Well things went along pretty smoothly, but six months later, sales took a downturn and he was really catching a lot of heat. About at his wits end, he remembered the envelopes. He went to his drawer and took out the first envelope. The message read ‘Blame your predecessor’.

The new CEO called a press conference and tactfully laid the blame at the feet of the previous CEO. Satisfied with his comments, the press responded positively sales began to pick up and the problem was soon behind him.

About a year later, the company was again experiencing a slight dip in sales, combined with serious product problems. Having learned from his previous experience, the CEO quickly opened the second envelope. The message read, Recognize. This he did and the company quickly rebounded.

After several consecutive profitable quarters the company once again fell on difficult times. The CEO went to his office closed the door ad opened to third envelope.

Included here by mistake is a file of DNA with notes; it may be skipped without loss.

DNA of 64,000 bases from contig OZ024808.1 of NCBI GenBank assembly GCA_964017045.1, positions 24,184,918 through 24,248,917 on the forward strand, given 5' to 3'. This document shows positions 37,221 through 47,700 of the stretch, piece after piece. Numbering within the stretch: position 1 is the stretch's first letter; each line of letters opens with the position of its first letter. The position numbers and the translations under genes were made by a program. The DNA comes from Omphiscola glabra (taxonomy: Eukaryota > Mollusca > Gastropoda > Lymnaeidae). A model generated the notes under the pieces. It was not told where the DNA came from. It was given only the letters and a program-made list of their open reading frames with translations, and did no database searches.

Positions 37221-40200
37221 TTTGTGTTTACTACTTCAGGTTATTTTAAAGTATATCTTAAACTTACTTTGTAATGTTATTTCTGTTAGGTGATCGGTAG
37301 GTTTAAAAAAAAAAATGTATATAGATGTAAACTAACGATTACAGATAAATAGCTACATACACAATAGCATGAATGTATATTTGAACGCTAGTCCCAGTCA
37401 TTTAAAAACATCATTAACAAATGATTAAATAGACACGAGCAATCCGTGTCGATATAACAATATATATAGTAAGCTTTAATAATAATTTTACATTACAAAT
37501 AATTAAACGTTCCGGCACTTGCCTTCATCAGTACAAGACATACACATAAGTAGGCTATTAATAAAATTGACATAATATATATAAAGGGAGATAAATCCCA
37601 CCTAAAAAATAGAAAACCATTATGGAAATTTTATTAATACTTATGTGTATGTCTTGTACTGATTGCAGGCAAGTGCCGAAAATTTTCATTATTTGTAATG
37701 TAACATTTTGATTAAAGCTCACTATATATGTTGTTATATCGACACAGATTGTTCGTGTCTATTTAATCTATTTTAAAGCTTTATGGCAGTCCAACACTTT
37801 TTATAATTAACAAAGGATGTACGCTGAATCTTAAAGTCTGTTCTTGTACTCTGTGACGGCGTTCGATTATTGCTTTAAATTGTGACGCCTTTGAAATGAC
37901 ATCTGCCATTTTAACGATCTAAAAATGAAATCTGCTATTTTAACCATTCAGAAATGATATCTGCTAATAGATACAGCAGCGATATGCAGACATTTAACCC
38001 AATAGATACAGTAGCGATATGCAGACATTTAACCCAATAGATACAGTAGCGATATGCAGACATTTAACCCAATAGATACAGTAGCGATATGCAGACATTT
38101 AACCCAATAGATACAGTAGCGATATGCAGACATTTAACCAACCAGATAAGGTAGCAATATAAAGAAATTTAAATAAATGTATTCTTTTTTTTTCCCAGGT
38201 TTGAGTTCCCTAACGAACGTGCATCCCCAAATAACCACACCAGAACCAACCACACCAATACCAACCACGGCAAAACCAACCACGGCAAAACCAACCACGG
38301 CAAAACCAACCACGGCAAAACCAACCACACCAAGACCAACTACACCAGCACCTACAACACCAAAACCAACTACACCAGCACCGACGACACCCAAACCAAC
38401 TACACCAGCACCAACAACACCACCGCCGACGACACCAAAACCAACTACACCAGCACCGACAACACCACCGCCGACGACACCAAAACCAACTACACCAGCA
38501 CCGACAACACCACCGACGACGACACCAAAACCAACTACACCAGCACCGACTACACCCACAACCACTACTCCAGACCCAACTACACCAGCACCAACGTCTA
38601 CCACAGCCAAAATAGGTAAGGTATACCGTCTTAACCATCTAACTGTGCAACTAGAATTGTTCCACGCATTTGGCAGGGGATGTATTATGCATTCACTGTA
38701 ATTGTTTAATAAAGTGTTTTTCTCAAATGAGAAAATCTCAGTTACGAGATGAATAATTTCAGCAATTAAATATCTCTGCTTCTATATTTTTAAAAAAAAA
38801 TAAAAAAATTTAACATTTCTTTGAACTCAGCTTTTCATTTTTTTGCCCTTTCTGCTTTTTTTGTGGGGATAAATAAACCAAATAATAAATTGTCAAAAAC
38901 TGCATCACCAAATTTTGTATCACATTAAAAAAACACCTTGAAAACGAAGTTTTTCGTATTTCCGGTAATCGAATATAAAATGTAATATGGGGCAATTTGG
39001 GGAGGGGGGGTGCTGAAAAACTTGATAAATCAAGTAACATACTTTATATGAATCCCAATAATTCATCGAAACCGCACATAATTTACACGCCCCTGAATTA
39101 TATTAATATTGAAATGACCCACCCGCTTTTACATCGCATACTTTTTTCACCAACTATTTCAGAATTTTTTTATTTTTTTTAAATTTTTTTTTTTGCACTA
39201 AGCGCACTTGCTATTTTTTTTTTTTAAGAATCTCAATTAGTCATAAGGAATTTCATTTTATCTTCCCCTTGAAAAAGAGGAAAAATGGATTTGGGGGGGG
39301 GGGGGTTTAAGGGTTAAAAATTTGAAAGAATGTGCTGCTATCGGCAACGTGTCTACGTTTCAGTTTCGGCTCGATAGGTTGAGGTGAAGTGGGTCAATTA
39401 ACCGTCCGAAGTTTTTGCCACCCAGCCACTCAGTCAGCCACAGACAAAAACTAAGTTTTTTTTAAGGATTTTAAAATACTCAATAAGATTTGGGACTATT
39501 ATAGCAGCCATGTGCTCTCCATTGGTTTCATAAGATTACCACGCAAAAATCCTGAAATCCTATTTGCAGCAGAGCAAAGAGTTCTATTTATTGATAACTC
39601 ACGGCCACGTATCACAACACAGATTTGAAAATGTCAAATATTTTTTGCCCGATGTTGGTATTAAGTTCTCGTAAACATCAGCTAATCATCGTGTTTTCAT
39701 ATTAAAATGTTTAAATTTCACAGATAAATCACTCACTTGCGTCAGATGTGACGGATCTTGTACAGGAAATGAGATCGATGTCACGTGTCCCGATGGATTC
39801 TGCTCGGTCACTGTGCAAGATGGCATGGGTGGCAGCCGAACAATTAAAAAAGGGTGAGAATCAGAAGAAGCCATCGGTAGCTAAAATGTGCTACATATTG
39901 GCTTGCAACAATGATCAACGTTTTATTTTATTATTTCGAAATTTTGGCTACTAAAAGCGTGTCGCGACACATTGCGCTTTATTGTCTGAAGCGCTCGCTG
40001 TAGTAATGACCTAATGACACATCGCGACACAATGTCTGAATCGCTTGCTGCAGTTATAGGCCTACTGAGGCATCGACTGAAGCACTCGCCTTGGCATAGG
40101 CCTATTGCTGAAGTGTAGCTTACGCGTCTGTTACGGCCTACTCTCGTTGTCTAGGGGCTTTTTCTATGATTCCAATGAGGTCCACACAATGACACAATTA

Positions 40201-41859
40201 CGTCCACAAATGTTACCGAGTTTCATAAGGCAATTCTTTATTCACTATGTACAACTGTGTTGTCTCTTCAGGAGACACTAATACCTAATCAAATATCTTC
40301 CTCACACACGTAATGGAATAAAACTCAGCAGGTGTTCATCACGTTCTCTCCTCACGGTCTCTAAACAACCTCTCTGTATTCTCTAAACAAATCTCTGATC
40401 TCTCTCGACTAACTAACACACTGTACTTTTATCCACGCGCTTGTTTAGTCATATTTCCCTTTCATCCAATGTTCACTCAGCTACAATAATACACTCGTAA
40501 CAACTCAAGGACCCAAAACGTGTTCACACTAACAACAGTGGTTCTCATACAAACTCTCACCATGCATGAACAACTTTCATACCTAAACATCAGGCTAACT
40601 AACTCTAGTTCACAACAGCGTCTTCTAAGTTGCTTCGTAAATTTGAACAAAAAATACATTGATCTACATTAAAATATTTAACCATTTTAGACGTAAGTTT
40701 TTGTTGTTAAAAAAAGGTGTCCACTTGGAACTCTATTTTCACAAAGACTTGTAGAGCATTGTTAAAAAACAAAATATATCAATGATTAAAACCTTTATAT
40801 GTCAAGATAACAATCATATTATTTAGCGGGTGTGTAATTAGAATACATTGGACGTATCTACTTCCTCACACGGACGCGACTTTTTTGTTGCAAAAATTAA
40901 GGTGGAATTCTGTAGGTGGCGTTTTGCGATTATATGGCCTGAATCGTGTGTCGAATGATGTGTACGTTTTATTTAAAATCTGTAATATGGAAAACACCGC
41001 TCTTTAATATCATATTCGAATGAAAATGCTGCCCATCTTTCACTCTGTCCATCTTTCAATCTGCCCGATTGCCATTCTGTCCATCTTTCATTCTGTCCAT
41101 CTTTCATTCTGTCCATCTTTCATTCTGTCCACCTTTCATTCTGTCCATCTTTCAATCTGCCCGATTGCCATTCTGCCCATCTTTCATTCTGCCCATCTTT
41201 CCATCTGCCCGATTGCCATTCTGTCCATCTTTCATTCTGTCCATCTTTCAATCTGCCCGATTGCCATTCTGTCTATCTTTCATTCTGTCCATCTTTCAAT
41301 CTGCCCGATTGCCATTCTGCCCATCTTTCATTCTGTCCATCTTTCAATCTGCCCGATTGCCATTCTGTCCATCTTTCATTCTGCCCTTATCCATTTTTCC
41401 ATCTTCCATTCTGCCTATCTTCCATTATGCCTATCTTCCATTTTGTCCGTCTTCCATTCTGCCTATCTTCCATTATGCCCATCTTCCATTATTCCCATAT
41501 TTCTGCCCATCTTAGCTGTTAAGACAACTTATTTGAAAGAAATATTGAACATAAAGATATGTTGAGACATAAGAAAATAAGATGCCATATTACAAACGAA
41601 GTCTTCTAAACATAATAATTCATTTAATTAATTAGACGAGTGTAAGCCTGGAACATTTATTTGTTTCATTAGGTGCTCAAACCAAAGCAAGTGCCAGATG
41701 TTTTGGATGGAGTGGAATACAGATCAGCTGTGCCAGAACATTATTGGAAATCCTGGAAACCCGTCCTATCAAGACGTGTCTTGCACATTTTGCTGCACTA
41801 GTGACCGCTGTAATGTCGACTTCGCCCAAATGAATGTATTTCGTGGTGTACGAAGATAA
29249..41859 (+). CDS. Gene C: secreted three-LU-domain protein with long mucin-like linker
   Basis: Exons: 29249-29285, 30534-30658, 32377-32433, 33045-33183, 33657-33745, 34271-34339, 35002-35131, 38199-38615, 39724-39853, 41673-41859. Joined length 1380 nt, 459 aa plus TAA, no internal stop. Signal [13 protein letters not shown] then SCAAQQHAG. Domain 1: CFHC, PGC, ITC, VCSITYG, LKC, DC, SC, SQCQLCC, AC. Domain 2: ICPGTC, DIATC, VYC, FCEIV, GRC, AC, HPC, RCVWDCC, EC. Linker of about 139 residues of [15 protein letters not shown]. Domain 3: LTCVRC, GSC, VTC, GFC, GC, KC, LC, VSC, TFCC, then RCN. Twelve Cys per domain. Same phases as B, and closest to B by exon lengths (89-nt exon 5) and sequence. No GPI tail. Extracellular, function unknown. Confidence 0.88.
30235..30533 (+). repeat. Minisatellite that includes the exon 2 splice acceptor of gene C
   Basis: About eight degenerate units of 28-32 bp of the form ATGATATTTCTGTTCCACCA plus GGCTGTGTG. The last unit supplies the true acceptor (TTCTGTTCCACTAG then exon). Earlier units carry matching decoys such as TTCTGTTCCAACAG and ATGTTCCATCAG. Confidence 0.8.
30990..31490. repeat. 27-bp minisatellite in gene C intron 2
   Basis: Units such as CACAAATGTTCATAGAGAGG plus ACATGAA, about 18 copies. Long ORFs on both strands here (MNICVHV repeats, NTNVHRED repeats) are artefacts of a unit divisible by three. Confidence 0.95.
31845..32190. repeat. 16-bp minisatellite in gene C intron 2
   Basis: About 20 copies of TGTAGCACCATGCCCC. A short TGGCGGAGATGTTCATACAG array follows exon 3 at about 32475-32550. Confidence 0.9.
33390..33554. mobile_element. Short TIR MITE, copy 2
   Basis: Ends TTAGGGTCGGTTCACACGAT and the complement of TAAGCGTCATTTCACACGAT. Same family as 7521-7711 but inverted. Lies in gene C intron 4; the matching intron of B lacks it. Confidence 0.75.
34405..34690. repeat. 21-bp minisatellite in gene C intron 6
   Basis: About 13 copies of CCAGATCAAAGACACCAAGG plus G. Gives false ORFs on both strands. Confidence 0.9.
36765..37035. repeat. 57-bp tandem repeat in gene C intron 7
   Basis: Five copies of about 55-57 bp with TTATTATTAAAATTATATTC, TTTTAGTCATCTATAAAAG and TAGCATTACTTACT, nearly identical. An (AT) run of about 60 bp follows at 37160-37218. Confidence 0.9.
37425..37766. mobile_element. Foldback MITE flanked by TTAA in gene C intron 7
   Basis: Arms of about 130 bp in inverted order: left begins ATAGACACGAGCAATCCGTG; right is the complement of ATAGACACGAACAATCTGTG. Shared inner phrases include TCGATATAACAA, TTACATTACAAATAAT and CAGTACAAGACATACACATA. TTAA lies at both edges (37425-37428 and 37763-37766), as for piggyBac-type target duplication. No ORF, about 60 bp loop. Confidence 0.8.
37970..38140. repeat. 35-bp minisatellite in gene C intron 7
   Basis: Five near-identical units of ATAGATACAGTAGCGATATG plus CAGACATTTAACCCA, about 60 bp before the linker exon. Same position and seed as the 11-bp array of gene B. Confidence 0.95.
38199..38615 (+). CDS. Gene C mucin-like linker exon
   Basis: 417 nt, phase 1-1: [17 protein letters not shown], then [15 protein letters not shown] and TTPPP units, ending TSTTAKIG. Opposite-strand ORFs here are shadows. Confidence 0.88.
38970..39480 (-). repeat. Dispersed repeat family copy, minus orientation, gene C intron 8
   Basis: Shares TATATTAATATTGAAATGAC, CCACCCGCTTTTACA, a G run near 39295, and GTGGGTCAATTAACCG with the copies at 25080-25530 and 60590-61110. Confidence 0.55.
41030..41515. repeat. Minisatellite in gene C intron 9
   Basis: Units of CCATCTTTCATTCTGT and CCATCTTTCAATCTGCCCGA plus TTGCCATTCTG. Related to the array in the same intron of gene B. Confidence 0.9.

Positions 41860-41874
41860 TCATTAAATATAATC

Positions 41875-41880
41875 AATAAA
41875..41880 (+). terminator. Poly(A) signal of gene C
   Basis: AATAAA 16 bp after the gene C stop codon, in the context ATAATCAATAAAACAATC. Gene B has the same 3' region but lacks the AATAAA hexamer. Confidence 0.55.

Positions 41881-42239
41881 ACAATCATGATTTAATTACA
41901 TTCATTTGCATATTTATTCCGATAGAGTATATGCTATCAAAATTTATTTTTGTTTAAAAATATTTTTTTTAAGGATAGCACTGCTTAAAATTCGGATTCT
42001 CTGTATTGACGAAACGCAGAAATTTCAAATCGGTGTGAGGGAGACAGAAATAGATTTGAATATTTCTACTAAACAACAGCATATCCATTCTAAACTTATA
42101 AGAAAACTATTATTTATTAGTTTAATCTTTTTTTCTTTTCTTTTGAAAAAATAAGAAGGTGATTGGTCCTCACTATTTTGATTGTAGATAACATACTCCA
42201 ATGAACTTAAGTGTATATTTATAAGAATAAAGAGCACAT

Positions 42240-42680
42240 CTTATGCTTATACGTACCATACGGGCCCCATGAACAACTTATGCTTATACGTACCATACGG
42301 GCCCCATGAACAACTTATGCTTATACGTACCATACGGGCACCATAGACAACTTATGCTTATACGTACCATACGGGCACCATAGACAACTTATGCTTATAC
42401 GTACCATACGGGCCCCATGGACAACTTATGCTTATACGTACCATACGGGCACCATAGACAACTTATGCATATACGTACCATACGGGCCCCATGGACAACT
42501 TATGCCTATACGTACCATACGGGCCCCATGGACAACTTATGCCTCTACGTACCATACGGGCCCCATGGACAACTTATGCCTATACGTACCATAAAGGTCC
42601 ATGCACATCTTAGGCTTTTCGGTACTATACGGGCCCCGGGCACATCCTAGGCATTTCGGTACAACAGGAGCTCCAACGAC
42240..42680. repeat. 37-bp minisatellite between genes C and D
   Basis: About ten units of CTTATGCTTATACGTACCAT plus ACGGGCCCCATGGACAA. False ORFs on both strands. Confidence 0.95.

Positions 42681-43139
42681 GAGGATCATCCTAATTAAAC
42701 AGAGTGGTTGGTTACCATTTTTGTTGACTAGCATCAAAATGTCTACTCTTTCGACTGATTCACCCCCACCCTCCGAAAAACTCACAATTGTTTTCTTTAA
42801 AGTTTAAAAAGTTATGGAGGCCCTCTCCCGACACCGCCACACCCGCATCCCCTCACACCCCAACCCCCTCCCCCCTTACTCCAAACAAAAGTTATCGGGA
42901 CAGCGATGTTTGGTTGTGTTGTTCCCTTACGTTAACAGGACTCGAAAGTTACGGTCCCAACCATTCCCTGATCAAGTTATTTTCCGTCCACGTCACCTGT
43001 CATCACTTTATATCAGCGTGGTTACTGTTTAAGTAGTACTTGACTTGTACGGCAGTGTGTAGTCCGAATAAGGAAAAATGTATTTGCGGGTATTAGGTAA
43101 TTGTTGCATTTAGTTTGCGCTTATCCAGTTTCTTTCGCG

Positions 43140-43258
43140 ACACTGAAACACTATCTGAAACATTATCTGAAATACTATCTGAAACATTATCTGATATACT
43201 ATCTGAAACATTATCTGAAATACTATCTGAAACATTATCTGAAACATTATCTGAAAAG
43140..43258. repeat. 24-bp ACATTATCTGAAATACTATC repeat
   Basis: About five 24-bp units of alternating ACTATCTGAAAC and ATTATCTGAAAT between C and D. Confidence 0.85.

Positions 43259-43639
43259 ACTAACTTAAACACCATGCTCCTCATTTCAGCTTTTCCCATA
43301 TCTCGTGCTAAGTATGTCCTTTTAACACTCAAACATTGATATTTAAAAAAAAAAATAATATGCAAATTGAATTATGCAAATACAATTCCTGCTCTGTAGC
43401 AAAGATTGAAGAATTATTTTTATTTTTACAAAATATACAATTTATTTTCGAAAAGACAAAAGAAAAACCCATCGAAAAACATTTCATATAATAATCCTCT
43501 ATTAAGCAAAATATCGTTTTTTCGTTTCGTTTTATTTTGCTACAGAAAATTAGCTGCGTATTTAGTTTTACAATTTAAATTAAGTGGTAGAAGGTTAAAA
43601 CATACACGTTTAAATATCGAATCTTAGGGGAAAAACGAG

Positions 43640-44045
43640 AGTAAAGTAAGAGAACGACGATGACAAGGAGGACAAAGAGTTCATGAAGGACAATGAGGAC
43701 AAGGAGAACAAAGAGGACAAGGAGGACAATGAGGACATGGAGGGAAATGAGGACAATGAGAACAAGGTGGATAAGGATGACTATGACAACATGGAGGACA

The message said Prepare three envelopes.

Nipping it in the bud

Vollenweider, too, agrees that companies should have some non-solicitation clauses I their contracts. But it will always be very hard to enforce them, as all employees of a firm can leave anytime and proving poaching is very difficult. However, I feel that the only real long term way of minimizing such behavior is to offer great development opportunities to employees…

At Maruti Suzuki and Gemini Communication they do not have any such clause in the appointment terms though they feel it should be introduced. Putting a clause may help t some eetnt. However, I think developing a positive, supportive and challenging work environment would be a better, professional and long term countermeasures..